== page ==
NEWARK, N.J.–(BUSINESS WIRE)–As uncertainty rises surrounding the potential impact new health care legislation will have, companies are reprioritizing business objectives to limit their exposure to increasing costs associated with providing health-related benefits.
According to Worker Productivity as the Next Frontier in Benefits Cost Management, the second in a series of research briefs stemming from Prudential’s 5th annual study of employee benefits, 7 in 10 plan sponsors say controlling health care costs is “highly important” to them. And three of their top five benefits objectives in 2010 are cost-related, namely, employers are placing greater emphasis on productivity-focused strategies such as wellness initiatives, absence management and benefits integration. Achieving work/life balance, maintaining a healthy lifestyle and reducing stress are top of mind for employees and they expect their employers to help them reach these goals.
“Making sure employees are healthy and active at work is in everyone’s best interest as it helps keep health care costs down and increases productivity,” said Jim Porter, vice president of product development for Prudential’s Group Insurance business. “Going forward more companies will start investing in wellness, prevention and return-to-work programs as part of a short-term/long-term employee retention and cost management plan.”
In 2007, return-to-work initiatives, programs that provide accommodations to assist employees return to work after an absence, were the most common cost-management strategies among plan sponsors. Since then, there’s been moderate growth from 39 to 45 percent in program participation and nearly half of all survey participants say using both return-to-work and absence management systems has been highly effective in improving the productivity of their workforce.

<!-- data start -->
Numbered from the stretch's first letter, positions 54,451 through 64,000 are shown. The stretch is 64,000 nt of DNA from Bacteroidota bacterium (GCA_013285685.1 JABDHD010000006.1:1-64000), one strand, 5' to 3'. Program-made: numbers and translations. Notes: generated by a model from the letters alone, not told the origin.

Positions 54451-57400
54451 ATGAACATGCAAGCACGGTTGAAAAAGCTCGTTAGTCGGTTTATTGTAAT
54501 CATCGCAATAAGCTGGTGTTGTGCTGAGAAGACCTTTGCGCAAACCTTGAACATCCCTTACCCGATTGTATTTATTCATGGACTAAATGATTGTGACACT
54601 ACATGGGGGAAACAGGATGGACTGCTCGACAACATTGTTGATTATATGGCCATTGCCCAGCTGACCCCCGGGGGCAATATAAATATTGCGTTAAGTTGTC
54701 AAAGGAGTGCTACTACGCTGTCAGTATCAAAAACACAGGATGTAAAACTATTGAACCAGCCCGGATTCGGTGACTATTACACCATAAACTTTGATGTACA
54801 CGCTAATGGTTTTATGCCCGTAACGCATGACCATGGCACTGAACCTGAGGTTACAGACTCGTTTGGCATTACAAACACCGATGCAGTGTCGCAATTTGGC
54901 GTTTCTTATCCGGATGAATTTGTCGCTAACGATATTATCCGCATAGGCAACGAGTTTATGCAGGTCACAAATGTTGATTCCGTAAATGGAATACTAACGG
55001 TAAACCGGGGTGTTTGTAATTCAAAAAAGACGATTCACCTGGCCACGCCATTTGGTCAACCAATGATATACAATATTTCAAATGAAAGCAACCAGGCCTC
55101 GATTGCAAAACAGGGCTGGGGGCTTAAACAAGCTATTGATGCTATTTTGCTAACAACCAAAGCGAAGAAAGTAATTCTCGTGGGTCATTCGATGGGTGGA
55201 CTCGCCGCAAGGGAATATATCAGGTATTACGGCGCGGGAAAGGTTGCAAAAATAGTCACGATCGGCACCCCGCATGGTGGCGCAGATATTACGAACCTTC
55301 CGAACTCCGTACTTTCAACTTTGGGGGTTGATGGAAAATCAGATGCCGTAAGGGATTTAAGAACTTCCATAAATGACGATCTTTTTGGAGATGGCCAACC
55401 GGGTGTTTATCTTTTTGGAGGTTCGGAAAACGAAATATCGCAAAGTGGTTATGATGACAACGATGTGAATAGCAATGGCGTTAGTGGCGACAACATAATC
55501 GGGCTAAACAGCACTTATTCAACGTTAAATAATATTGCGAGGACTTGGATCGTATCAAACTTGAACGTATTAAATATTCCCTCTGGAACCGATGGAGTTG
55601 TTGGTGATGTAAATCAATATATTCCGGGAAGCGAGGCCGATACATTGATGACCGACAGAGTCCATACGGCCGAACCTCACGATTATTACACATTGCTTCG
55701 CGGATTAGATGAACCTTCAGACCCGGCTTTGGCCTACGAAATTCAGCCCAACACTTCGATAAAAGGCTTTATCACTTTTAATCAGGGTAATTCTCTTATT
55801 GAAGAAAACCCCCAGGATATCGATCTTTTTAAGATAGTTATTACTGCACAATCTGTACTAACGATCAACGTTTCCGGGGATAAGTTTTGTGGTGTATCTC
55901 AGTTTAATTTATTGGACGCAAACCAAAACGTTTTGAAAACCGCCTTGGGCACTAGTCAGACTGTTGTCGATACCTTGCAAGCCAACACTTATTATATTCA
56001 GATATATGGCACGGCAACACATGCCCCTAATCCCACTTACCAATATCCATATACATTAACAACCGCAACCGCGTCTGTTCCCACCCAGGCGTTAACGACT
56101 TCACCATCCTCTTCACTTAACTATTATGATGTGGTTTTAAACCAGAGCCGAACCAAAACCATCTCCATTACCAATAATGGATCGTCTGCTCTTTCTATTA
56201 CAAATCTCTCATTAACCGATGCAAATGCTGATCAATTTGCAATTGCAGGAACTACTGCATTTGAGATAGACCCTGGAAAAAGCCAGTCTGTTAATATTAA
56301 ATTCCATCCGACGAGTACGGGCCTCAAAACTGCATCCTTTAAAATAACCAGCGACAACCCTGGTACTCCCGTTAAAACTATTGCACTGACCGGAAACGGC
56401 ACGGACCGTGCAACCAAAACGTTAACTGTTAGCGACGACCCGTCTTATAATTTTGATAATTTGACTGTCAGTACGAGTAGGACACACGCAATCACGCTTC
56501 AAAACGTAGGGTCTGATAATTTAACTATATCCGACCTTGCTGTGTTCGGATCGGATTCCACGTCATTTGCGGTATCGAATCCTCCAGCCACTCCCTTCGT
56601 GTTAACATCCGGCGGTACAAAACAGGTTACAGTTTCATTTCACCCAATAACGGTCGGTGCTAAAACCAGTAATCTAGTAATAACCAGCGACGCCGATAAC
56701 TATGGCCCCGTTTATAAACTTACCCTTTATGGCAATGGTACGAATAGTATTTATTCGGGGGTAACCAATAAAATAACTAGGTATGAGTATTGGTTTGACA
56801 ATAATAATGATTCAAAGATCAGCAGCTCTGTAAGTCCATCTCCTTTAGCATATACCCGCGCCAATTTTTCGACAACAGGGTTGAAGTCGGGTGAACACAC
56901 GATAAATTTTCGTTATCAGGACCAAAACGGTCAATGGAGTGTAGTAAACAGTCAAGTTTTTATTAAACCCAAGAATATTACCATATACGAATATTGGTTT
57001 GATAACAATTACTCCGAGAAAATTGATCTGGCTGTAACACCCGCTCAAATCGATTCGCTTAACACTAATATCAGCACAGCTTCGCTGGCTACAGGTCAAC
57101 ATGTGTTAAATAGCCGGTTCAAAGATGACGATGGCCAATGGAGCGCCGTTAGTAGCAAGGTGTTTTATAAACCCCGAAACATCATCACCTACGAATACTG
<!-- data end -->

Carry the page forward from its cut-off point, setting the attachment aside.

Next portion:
“Because of recent economic turmoil and pending health care legislation, employers realize how comprehensive their benefits strategies must be and are increasingly looking for opportunities to bundle products,” said Porter.
More than half (54%) of plan sponsors surveyed have started combining parts of their medical, pharmacy, disability, and workers’ compensation products into integrated plans. As might be expected, most benefits integration programs are in the early stages of implementation, so success is difficult to gauge. But 57 percent of plan sponsors involved in these types of activities say they have measurable cost-savings goals in place and have already seen modest improvement.
“Overall, redefining and streamlining benefits packages to reflect the needs of your workforce is a win/win that shows that business objectives and an employee’s best interests can be on the same page,” said Porter.
The Worker Productivity as the Next Frontier in Benefits Cost Management report is the second in a series of research briefs stemming from Prudential’s 5th annual Study of Employee Benefits: Today and Beyond. The study was conducted via the internet during April and May of 2009 and consists of three distinct surveys targeting plan sponsors, plan participants, and brokers/consultants. The research was conducted for Prudential by the Center for Strategy Research, Inc., a Boston-based independent market research firm.
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